Gender, Heteronormativity and the American Presidency places notions of gender at the center of its analysis of presidential campaign communications. Over the decades, an investment in gendered representations of would-be leaders has changed little, in spite of the second- and third-wave feminist movements. Modern candidates have worked vigorously to demonstrate "compensatory heterosexuality," an unquestionable normative identity that seeks to overcome challenges to their masculinity or femininity.
The book draws from a wide range of archived media material, including televised films and advertisements, public debates and speeches, and candidate autobiographies. From the domestic ideals promoted by Eisenhower in the 1950s, right through to the explicit and divisive rhetoric associated with the Clinton/Trump race in 2016; intersectional content and discourse analysis reveals how each presidential candidate used his or her campaign to position themselves as a defender of traditional gender roles, and furthermore, how this investment in "appropriate" gender behaviour was made manifest in both international and domestic policy choices.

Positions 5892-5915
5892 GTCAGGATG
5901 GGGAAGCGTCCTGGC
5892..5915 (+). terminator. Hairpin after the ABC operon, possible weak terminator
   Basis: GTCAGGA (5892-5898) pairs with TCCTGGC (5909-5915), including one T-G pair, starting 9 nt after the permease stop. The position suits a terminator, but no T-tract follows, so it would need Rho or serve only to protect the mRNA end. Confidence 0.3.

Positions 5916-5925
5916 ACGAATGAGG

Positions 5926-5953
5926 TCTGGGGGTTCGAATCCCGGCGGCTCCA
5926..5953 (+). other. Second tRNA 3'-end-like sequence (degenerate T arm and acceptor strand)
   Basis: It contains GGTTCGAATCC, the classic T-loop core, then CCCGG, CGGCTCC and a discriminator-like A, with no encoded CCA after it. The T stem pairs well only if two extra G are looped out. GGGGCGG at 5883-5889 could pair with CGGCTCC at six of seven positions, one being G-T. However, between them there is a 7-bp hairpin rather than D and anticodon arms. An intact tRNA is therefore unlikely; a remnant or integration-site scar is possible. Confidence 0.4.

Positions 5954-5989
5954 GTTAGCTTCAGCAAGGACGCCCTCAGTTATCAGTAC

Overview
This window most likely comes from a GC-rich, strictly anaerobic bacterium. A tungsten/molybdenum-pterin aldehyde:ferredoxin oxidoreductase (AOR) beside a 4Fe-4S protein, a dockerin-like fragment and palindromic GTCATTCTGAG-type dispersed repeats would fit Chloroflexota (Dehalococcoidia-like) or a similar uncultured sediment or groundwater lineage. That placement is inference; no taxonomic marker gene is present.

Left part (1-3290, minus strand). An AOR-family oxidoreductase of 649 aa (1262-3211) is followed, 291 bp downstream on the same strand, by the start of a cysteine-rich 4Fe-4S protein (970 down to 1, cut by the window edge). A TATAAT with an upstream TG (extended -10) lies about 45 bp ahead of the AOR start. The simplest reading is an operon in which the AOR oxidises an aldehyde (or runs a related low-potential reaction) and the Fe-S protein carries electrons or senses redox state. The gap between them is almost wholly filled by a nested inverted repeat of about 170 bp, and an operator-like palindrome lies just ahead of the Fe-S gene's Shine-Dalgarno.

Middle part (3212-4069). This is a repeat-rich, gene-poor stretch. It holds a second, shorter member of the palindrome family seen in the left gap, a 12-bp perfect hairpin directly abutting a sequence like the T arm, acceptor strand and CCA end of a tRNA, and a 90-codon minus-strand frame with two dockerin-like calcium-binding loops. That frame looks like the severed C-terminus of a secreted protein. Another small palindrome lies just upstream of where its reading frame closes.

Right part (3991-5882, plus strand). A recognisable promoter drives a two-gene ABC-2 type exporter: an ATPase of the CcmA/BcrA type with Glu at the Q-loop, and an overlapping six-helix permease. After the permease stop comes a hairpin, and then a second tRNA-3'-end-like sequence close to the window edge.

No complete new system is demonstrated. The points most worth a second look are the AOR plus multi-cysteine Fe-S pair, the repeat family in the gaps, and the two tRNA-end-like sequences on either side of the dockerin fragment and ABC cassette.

This book represents a significant and timely contribution to the study of political communication. While communication during presidential elections is a well-established research field, Aidan Smith’s book is the first to apply a gendered lens over such an extended historical period and across the political spectrum.
This book explores how feelings about gender have changed over three interrelated generations of women and men of different social classes during the twentieth century. The author explores the ways in which generational experiences are connected, what is continued, what triggers gradual or abrupt changes between generations - and between women and men within these generations. The book explores how new feelings of gender gradually change gender norms from within, and how they contribute to the incremental creation of new social practices.